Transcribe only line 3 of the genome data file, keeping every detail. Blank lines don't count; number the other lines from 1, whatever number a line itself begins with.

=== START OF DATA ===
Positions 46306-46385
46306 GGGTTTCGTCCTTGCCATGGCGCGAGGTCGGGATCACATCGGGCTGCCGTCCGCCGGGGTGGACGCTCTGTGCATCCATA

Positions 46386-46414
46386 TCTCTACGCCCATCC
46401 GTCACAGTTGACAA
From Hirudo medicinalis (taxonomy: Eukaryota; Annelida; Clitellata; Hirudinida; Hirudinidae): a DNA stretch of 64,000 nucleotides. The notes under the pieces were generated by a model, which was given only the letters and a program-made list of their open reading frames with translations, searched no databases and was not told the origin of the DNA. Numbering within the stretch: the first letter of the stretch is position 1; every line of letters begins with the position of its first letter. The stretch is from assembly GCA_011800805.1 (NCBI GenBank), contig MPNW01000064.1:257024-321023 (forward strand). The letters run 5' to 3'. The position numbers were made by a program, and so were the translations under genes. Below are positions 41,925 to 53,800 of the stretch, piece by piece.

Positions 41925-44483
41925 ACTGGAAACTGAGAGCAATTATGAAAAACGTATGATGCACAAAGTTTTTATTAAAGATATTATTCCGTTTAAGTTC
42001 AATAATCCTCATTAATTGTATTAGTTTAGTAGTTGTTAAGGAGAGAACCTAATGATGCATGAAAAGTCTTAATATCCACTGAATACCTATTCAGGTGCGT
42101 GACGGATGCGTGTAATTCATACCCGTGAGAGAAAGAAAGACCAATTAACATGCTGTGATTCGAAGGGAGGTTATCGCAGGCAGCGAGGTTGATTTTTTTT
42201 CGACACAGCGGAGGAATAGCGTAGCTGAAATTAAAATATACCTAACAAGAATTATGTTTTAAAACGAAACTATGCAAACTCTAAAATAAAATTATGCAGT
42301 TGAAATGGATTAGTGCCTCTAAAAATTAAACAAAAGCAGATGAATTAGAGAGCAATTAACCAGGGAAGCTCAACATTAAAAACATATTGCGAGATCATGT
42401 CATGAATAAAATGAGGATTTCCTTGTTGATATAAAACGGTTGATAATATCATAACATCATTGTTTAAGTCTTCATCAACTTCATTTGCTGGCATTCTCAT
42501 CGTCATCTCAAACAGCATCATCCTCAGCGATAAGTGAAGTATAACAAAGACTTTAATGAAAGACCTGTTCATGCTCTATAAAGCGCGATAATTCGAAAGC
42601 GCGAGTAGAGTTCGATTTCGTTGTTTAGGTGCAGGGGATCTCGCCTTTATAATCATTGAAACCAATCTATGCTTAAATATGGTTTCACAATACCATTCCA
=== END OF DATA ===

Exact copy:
Positions 46386-46414